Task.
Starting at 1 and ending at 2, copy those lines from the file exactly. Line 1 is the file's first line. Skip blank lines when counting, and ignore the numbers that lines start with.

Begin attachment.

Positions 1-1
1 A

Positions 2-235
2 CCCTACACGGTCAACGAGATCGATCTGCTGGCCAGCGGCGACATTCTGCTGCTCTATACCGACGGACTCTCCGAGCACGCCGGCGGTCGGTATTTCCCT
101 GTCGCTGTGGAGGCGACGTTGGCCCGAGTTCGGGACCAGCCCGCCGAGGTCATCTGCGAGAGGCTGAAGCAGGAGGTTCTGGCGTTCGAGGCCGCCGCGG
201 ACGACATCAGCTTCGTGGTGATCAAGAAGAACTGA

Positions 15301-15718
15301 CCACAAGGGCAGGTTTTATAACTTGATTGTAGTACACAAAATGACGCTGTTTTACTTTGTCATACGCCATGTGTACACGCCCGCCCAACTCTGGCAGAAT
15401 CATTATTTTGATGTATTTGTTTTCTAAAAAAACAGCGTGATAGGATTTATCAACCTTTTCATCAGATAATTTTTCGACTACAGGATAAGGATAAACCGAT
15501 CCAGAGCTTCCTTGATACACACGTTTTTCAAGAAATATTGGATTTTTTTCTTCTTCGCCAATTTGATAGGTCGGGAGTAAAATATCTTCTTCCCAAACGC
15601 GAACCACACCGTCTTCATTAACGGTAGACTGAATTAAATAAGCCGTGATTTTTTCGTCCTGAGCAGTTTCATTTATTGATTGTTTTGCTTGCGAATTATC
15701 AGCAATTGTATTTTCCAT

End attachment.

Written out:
Positions 1-1
1 A